What would be a proof point for this? I would look for a "CISC"-bound company getting out of the low-end chip business. Oh, look at that.
"Who nautical miles" are bigger on the inside.
Presumably they mean these boxes are built from Oracle's X5 systems, which in turn use Intel E5-2600 processors.
"This appears to be Sun's fault, and now Oracle's fault, because they used a derivative of a well-recognized public license, the MPL, a clear violation of the 'must be literally blessed by a man who appears in public wearing a disk platter on his head under the alter ego of "St. IGNUtius"' doctrine."
Antler heaven? Carry a big stick, Roger. The refrigerator is full
See? I can do this, too!
I imagine paragraph two will eventually be hit by a reorg, with the word "blog" targeted as redundant.
"premise" is not the same thing as "premises".
"On-premise" -- to the point, germane, appropriate.
"On-premises" -- at your place of business.
Flaunt: to show off, to provoke envy
Flout: to blatantly ignore or disregard
It would mean that in 2020, the amount of permanent data one person would generate in a year would fit in 3 millionths of the temporary working area of a single 64-bit application.
Does it stay at the same number when you look away and look back a few seconds later if someone tasked with dealing with it is busy wrestling with someone?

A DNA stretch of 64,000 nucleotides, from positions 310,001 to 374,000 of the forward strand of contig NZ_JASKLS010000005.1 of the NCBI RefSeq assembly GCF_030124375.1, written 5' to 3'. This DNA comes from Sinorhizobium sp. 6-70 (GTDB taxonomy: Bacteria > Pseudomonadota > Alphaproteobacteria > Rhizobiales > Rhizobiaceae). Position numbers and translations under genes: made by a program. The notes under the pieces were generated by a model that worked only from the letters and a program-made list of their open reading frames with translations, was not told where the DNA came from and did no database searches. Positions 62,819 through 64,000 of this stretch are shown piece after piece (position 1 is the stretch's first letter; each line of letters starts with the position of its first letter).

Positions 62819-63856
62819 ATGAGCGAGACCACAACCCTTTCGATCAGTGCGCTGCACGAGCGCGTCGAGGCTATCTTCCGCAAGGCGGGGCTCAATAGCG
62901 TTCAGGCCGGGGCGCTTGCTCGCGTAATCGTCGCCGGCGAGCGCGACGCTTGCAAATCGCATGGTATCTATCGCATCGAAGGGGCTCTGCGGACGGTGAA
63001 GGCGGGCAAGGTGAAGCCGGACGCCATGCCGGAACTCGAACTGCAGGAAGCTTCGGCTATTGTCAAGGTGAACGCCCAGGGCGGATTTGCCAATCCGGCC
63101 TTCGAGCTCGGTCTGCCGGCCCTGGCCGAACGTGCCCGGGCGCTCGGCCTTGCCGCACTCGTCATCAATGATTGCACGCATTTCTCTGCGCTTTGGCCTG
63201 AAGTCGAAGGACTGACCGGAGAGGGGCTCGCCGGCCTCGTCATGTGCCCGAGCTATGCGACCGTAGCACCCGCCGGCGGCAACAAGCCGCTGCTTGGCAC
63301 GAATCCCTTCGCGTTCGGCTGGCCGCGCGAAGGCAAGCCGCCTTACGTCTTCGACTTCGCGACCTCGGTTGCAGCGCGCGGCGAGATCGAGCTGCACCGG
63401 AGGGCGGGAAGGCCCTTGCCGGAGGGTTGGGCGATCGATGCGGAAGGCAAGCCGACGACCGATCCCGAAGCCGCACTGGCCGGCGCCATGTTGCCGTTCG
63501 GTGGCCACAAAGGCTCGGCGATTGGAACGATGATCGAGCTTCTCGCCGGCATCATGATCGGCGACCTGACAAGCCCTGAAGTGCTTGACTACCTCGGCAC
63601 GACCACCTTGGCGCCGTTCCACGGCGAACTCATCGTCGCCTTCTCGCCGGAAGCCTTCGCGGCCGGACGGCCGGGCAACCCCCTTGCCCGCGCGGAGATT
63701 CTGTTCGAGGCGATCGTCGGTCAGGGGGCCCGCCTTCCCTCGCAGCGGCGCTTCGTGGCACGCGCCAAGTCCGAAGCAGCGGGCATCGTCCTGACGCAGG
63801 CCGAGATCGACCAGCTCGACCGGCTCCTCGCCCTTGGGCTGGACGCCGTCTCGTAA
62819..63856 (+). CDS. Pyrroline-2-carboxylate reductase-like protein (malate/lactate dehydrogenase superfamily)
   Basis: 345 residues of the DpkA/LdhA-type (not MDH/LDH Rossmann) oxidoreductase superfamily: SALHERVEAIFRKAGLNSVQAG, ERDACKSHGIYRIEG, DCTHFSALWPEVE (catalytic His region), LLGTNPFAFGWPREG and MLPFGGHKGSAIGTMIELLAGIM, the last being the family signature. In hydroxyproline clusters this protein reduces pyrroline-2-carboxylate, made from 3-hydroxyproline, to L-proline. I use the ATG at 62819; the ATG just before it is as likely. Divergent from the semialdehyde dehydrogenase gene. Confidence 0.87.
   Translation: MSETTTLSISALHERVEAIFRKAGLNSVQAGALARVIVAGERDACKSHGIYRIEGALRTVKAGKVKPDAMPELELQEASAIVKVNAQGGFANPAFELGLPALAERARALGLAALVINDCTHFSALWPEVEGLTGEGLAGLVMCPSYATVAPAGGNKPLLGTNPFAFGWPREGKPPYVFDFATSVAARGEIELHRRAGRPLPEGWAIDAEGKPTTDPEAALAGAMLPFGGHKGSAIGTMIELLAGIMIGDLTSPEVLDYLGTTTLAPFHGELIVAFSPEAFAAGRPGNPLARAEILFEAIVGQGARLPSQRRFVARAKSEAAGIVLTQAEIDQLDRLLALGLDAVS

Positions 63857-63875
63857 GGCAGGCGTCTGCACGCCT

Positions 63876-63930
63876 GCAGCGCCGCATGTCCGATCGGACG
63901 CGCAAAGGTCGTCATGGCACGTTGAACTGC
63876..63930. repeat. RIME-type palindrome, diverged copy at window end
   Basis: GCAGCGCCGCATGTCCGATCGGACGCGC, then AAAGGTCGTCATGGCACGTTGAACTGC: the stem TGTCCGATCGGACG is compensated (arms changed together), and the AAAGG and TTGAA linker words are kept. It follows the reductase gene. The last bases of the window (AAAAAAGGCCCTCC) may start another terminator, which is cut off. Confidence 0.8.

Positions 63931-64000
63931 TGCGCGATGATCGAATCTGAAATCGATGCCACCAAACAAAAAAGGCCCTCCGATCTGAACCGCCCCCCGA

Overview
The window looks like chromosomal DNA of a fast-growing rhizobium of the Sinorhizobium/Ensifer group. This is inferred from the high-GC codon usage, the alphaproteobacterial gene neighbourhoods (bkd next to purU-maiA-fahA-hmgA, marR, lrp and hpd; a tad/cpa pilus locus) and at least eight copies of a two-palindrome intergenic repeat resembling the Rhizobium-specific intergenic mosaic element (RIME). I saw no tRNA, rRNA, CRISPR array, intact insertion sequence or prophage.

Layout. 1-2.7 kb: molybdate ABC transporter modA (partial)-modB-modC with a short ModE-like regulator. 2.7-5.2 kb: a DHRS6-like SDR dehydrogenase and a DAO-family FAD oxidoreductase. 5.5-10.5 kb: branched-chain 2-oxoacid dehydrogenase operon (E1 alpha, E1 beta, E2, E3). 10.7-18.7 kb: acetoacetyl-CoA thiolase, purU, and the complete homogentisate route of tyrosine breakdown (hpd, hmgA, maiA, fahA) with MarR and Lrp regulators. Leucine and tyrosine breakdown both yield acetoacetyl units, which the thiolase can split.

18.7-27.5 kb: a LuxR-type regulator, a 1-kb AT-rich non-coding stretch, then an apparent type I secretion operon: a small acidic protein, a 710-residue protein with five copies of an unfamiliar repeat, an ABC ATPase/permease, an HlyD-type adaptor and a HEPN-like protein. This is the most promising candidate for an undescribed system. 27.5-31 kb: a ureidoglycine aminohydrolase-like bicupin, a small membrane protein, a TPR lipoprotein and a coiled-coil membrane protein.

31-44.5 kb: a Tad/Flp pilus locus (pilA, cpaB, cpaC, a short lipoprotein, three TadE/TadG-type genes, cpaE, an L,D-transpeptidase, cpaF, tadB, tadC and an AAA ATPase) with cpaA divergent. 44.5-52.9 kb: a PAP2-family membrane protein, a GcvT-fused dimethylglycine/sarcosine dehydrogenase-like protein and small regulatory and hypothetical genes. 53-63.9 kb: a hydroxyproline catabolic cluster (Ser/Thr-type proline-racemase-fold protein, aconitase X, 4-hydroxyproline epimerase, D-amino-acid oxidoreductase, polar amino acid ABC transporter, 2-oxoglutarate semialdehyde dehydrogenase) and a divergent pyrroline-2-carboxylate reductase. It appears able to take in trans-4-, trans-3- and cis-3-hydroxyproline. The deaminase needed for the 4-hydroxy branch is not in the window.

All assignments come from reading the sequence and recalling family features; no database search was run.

For shame: Asimov's expository style was definitely more Shatner to Clarke's Stewart. The good doctor would have written something like:
"My God!" Quarv Seldnar exclaimed. "The stars! They're all... going *out*!"
Just sayin', not thinkin'
Specifically -- for science, geography, history, and all that -- they're at Battery Guthrie on Fort Barry, near Rodeo Lagoon.
That's some serious industrial-strength messed-up, there.
But, FRUIT LOOP! Because it's FUNNY! *throws confetti*
...Orange Screen of Smoke?
"Otherwise I'd just manage the problem by flying evenly, at altitude, in the knowledge that they're unlikely to notice anything is wrong that way."
And I guess turning off the mappy screens -- "We're very sorry, we've had a technical problem, please enjoy this single episode of 'Spongebob Squarepants' looped over and over and over again". That seems reasonable.
But hoping that not one of the passengers -- or flight attendants! -- would notice that the terrain is kind of different, and/or the moon isn't where it's supposed to be? (No, I haven't checked whether the moon would have been up during the flight)